In forming polyethylene resin, roll 14 may be maintained at about 280-350 F. and roll '13- at about 200- F. The rolls 13 and 14 are then caused to rotate in given feeding directions. Roll 14 is then pressed tightly against roll 13. At this time the rolls may be coated with a spray application of a suitable release agent such as silicone oil or silicone resin. After the extruder 1 and sheeting die 5 have reached the appropriate temperature, the eX-truder 1 is started and the extrudate is fed into the nip of rolls 13 and 14. When the leading edge of the net 24 has traveled around roll 13 as far as roll 18, it is peeled off the surface of roll 13 manually and fed between rolls 18 and 19 and then between rolls 20 and 21. Before the heater is brought into position, the following step is taken to minimize flash. The speed of the rolls is adjusted to regulate the size of the bank of material 23 formed in the nip of the rolls. If the bank is fairly large, the speed of the rolls is increased slightly. It should be noted that the amount of flashing will in general be reduced if the resin is prevented from forming a large bank at the nip of rolls 14 and 13. The net may conveniently be examined even if traveling at a fairly high speed by the use of a strobe light, not shown. After this adiustment is made, the flash will be minimized and the strands will be completely formed. At this time the heater 22 may be turned on and the flame adjusted to melt down the flash without melting the strands.

A modified structure for carrying out my novel method is illustrated in FIGURE 2, wherein the molten plastic material 23 is discharged downwardly to the nip of a pair of cooperating cylindrical mold rolls 13" and 14 which, except for differences in diameter, are identical to the mold rolls 13 and 14 of FIGS. 1 and 4. The sheeting die which feeds the molten material 23 to the mold rolls 13' and 14' is identical to the sheeting die 5 of FIG. 1 and, with the several component parts thereof, carries the same reference characters as those of FIG. 1. The rolls 13' and 14' are shown as being partially submerged in cooling liquid, preferably water, in a suitable tank or container 25, and are rotated in opposite directions as A pair of brushes or the like 26 are utilized to Wipe off excess cooling liquid from the surfaces of the rolls 13' and 14, and a pair of cooperating take off or guide rolls 27 are journalled adjacent the bottom of the tank 25 in parallel relation to the rolls 13' and 14', for the purpose of guiding the molded material 24 through the cooling liquid in the tank 25. As the open mesh sheet material 24 leaves the guide rolls 27, it passes angularly upwardly through the cooling liquid and over a third guide roll 28 for further treatment, preferably by a burner, not shown, but which may assume to be equivalent to the burner 22, for the purpose of removing any flash which may occur, as described above with respect to the apparatus of FIG. 1. Inasmuch as the brushes 26 do not remove all of the moisture from the outer surfaces of the mold rolls 13" and 14', a relatively small amount of the liquid is carried around toward the nip between said rolls through which the material 23 is being discharged. Upon coming into contact with the molten material 23, the liquid vaporizes, tending to cool the molten material 23 as it is pressed into the mold cavities of the roll 13' while forming an extremely thin vapor barrier between the material and the rolls 13' and 14'. This vapor barrier effectively prevents the hardening plastic material from adhering to the rolls 13 and 14', and the cooling effect thereof and the liquid immediately below the nip hardens the molded material 24 to an extent that the same may be removed from the mold cavities immediately upon leaving the nip between said mold rolls 13' and 14-.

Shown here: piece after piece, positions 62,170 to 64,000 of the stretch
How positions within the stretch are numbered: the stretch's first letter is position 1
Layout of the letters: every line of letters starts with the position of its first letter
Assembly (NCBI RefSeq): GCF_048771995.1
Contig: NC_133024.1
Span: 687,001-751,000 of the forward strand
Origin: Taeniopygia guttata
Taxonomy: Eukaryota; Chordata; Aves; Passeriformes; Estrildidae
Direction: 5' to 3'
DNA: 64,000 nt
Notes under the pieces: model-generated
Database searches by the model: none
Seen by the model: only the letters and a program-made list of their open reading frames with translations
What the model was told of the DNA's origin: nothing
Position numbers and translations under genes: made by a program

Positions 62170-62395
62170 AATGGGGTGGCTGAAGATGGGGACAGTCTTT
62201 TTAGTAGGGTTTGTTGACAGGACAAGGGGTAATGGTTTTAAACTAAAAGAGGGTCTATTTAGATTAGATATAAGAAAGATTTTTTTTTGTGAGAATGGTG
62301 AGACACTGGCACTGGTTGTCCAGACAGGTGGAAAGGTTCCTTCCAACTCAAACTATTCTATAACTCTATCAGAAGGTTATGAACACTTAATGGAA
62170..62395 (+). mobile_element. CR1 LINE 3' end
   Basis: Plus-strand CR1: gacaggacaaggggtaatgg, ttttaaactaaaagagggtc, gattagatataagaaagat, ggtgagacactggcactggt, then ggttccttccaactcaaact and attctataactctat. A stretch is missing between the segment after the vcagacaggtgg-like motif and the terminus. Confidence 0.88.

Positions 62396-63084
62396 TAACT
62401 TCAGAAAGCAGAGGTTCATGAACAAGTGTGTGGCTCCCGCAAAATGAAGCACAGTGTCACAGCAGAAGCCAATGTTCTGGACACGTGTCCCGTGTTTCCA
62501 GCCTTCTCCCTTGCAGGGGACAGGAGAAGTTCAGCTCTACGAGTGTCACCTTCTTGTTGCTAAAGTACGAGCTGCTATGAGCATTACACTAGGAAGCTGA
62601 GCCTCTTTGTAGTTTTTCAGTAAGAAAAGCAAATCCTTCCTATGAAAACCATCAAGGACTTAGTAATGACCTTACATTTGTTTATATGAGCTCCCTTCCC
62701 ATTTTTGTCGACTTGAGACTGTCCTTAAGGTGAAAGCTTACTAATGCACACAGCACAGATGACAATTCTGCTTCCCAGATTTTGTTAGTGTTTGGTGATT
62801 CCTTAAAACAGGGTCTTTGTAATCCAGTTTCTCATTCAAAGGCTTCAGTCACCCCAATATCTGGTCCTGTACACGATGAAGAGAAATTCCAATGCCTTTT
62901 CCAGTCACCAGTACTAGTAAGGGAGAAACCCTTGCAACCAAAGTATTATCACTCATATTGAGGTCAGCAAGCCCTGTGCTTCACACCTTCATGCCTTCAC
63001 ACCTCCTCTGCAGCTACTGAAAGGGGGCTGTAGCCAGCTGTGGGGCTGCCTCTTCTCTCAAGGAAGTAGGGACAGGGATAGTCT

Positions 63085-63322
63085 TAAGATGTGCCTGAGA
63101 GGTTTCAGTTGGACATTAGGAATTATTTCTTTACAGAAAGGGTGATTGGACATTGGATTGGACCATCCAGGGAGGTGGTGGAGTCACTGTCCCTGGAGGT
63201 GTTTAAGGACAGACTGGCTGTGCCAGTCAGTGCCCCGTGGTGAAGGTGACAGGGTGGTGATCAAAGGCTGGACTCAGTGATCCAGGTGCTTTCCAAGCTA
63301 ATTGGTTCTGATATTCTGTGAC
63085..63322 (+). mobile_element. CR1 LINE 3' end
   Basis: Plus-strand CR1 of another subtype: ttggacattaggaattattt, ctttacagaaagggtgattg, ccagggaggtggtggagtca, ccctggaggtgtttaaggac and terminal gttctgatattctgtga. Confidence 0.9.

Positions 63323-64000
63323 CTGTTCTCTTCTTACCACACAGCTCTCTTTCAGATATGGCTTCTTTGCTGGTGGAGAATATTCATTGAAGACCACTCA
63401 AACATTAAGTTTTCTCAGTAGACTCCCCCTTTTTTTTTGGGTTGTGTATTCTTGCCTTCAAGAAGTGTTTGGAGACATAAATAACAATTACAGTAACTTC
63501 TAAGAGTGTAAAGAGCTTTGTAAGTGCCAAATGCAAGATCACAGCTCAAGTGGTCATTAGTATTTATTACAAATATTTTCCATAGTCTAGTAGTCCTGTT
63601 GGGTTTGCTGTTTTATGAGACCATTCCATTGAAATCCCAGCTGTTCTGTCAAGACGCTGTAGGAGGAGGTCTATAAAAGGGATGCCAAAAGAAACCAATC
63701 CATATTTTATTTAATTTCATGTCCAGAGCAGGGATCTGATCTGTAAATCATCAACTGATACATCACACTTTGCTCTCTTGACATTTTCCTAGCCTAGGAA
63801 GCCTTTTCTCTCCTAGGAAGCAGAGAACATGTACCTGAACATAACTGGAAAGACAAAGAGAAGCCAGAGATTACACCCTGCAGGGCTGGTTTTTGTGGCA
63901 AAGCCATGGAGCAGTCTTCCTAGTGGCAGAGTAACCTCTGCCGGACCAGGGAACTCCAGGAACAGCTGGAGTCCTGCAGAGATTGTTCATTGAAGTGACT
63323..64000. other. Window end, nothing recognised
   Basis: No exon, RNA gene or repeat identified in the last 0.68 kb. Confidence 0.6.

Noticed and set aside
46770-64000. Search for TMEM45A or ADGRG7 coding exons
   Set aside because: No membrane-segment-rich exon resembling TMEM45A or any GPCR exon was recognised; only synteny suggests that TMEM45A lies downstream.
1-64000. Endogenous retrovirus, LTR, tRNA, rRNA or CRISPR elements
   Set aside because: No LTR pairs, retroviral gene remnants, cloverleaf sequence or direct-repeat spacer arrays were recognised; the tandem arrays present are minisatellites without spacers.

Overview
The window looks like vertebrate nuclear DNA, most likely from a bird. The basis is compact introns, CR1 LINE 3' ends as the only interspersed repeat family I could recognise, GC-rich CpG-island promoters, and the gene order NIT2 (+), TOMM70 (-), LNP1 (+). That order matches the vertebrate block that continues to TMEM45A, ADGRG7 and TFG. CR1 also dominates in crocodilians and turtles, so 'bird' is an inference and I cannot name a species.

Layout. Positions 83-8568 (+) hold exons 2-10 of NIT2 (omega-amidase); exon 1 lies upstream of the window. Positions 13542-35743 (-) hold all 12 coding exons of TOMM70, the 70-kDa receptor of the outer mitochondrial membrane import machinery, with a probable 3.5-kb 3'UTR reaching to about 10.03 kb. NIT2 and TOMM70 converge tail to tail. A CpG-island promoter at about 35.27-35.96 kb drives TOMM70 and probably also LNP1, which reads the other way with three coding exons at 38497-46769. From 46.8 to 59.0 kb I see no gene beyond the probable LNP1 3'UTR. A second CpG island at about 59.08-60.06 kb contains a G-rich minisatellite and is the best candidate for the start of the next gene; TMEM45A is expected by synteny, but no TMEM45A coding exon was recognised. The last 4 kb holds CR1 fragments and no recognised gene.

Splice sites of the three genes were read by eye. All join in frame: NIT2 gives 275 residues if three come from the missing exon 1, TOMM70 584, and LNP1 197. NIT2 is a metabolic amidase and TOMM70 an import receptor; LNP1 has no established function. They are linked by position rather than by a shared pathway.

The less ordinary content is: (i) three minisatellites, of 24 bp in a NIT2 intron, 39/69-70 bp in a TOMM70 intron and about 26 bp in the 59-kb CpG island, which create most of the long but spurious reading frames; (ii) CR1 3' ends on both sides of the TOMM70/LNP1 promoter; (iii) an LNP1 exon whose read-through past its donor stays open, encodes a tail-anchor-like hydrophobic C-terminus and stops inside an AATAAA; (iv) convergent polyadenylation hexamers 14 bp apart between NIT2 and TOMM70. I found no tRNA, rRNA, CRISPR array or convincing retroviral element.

In the modified form of the apparatus illustrated in FIG. 3, the sheeting die feeds the molten material between a smooth cylindrical mold roll 29 and a cooperating endless belt 30 which is entrained over a pair of spaced supporting rolls 31 and 32, the former of which underlies the mold roll 29. The endless flexible belt 39 is provided with longitudinally and transversely extending grooves or channels similar to the grooves or channels 16 and 17 in the mold roll 13. The molten plastic material is forced into these grooves by the smooth roll 29, and hardens as the belt 30' moves from the roll 31 to the roll 52, at which point the molded open mesh sheet material 24 is removed from the belt 39, the sheet 24- being guided around a take-off roll 33. Preferably, the roll 31 is maintained at a temperature at or above the extruding temperature of the resin, whereas the roll 32 is maintained at a considerably cooler temperature, so that the formed net is cooled to the desired temperature before being removed from the belt 30.